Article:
Piston and Valve Rings, Packing, Seals, etc.

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Re: Piston and Valve Rings, Packing, Seals, etc.

Post by Overmod on Fri Jun 28, 2013 2:32 am

There is a version of high-performance insulation on the market, but I'll be darned if I can find where it is. I only saw it advertised once -- I think in one of the trade magazines I get. So I'll have to sic Hugh on rediscovering it... ;-}

My version of it is composed of multiple sheets of very thin film, like Kapton, with metalized reflective coating. A great many small ceramic or plastic separators, made shaped like caltrops (think 'jacks) with rounded tips, and introduced between the layers, with a net electorstatic charge on them so they repel each other (and to an extent, the film layers). This gives a self-organizing net separation between respective film layers; when tension is pulled on the films, the separators keep the film layers from *quite* touching. You then introduce something dry and inert, like nitrogen or argon, with some level of overpressure. Seams can be welded and sealed to keep the gas in and the separators located; you use multiple 'panels' each of multiple film layers, and overlap the joints, to avoid excessive heat loss through any particular seam.

A version of this with actual metal foils (a spin-off itself from the fabrication technologies for the original B-70 project) was, I believe, used by North American in rocket fabrication in the 1960s. It was supposed to be good to the extent of allowing only very minimal heat transfer -- I remember something about a couple of degrees' loss in 35 years, although that might be something of an exaggeration... ;-} Somebody can look up references to the floating shields used in the Ivy Mike device, a counterpart to this approach using a separate material to physically pre-cool some of the shields to reduce radiation to a very, very bare minimum...

Somewhere here I have a reference that shows how the insulating value goes up with the number of shields. I think for boiler insulation this might be conservative.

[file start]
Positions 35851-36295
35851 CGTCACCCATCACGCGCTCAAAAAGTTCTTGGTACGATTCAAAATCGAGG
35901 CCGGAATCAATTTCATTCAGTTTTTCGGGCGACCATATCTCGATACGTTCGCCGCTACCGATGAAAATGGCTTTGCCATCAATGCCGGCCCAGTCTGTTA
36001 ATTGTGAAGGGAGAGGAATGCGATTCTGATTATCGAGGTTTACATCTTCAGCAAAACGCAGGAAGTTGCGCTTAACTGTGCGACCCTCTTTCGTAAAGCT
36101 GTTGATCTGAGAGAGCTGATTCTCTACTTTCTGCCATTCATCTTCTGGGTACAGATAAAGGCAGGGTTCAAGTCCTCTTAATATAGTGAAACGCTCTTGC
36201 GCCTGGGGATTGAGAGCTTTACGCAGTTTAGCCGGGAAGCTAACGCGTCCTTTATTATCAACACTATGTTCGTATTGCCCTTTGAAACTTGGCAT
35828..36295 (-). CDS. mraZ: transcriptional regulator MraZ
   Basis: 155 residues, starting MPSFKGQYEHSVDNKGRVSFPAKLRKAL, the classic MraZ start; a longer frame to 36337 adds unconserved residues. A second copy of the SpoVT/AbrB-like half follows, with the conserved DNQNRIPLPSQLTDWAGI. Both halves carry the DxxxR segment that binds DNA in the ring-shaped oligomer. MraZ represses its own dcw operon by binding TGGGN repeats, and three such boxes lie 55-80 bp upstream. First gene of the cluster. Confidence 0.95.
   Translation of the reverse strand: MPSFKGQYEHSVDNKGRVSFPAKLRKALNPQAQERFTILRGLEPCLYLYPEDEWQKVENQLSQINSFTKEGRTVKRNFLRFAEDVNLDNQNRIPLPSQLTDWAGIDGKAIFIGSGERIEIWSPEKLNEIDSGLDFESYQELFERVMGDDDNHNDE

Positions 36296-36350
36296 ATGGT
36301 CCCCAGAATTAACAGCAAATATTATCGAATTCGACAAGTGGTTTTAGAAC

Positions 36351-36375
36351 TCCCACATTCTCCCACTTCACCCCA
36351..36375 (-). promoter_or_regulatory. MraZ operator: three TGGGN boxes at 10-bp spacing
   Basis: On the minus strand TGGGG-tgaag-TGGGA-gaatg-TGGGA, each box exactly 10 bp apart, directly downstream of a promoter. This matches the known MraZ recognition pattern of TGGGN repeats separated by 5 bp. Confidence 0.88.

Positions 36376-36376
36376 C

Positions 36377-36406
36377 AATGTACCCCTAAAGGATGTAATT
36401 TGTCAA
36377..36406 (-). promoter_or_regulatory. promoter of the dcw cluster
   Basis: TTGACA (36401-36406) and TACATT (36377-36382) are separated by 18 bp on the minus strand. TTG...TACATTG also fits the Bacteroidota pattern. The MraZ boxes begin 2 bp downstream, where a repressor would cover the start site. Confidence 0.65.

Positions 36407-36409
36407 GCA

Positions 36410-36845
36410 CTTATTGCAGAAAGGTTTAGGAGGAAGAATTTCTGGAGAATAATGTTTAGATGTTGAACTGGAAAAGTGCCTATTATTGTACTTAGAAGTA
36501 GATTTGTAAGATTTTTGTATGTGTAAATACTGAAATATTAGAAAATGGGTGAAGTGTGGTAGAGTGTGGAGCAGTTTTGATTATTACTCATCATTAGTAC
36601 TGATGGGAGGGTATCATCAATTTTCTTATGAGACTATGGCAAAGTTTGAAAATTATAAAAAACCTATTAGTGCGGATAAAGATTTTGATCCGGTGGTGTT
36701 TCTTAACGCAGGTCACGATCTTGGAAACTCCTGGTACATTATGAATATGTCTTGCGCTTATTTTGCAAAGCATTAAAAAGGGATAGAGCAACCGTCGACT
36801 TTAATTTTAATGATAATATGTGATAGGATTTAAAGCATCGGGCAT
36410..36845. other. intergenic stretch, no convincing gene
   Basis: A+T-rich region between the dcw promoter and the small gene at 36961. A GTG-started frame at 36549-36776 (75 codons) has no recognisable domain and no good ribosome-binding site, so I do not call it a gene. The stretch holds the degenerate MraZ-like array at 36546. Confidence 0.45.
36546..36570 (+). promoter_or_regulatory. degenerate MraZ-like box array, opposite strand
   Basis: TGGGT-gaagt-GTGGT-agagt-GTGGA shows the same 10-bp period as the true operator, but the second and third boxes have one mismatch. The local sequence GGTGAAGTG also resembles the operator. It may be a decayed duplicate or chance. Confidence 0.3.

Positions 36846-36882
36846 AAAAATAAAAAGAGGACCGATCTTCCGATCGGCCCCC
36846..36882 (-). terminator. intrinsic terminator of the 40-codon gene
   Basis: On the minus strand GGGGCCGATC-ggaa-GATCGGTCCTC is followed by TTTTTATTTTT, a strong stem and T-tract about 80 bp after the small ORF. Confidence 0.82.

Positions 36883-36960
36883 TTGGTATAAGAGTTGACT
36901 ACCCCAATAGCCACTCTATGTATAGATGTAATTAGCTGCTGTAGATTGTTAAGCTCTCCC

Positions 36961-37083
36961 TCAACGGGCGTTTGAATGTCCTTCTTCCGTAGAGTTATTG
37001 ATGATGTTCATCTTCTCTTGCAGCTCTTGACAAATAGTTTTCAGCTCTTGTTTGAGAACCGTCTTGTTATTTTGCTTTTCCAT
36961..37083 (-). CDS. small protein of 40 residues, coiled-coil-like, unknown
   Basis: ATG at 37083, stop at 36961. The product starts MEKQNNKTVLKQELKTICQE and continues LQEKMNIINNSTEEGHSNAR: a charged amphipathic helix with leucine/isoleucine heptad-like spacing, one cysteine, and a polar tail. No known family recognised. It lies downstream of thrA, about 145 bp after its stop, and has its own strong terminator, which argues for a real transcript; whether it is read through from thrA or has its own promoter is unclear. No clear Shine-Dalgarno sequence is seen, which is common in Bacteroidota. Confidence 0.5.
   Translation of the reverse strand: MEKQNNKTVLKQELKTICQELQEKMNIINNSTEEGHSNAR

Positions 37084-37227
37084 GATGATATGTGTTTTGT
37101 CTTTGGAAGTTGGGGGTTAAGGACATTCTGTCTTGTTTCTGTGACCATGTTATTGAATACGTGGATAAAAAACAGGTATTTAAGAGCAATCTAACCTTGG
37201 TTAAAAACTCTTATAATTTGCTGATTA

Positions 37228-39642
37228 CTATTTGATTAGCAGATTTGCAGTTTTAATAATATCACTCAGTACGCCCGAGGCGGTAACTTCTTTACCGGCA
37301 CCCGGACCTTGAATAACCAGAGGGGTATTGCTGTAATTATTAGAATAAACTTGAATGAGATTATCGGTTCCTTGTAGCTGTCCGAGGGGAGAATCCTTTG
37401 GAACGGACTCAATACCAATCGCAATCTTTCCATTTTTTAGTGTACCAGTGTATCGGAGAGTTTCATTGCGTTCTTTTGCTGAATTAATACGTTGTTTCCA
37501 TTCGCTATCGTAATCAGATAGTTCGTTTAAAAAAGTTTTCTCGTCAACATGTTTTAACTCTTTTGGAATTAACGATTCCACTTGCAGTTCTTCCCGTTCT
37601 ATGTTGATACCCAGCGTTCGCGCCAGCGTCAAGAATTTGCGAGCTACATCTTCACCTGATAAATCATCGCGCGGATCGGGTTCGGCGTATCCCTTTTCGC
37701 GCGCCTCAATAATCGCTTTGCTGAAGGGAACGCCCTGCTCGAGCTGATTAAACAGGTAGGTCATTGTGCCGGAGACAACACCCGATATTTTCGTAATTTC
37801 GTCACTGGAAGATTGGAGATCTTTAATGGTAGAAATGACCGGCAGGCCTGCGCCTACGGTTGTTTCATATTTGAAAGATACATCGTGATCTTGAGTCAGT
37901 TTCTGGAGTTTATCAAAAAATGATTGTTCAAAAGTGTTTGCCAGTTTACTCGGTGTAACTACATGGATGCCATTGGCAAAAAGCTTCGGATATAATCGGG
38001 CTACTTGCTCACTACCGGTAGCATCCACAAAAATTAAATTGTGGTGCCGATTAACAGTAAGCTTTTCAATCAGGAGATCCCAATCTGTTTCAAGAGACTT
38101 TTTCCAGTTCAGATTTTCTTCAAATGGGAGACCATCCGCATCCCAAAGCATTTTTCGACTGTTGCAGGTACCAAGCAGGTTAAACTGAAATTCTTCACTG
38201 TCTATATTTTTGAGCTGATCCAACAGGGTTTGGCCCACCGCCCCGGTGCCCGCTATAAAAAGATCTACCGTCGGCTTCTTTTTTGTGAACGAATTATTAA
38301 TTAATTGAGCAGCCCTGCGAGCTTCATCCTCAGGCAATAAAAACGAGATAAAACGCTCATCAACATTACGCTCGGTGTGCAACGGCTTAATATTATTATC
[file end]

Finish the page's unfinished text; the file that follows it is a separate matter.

A different approach, which works with the boiler better than the cylinders, is to use one of the 'flavors' of aerogel/microsphere "castable" insulation. Here is one method for making the spheres in quantity, fairly cheaply:

http://www.hindawi.com/journals/amse/2013/483651/

This stuff could be troweled on just like normal castable lagging, and it should be VERY resistant to aging or moisture...

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Churchward's semi plug piston valve design

Post by DaveLathrop57 on Wed Jul 31, 2013 11:22 am



Images thanks to Robert Ellsworth

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Re: Piston and Valve Rings, Packing, Seals, etc.

Post by Overmod on Wed Jul 31, 2013 3:57 pm

Images actually thanks to Martyn Bane, from whose site I believe they were originally taken. (Note that the links in this post are live, but they are not rendering as a different color in my browser, so you may have to mouse over them to detect them...)

These were in a discussion of semi-plug valves on RyPN which did not appear to add much to our knowledge of valve sealing, other than to note that the discussion did not cover as much tech as I had hoped.

Note that, in the discussion of sealing, the steam pressure is behind the wide, thin band with the 'plurality' of small, screw-thread-like V-grooves.  The two bands that are the steam edges are also pressure-seated.  Note how the center grooved ring has visible setscrews; I believe this is because the ring is a bronze material and is screwed to a steel inside band (visible as the small white horizontal line in the 'ring assembly' above) and this band is what the angled rings that do the pressurizing face against.

There is a better view of the internal components of a semi-plug valve here at this link (also from Martyn's site). You can see both the construction and material of these rings. The three rings act to provide preload compression to the edges, but not the lateral center, of the grooved ring as the valve heads are tightened together. They also assure that the steam pressure applied to the band is well-distributed and that the alignment of the ring(s) in tightening or loosening due to expansion will remain centered.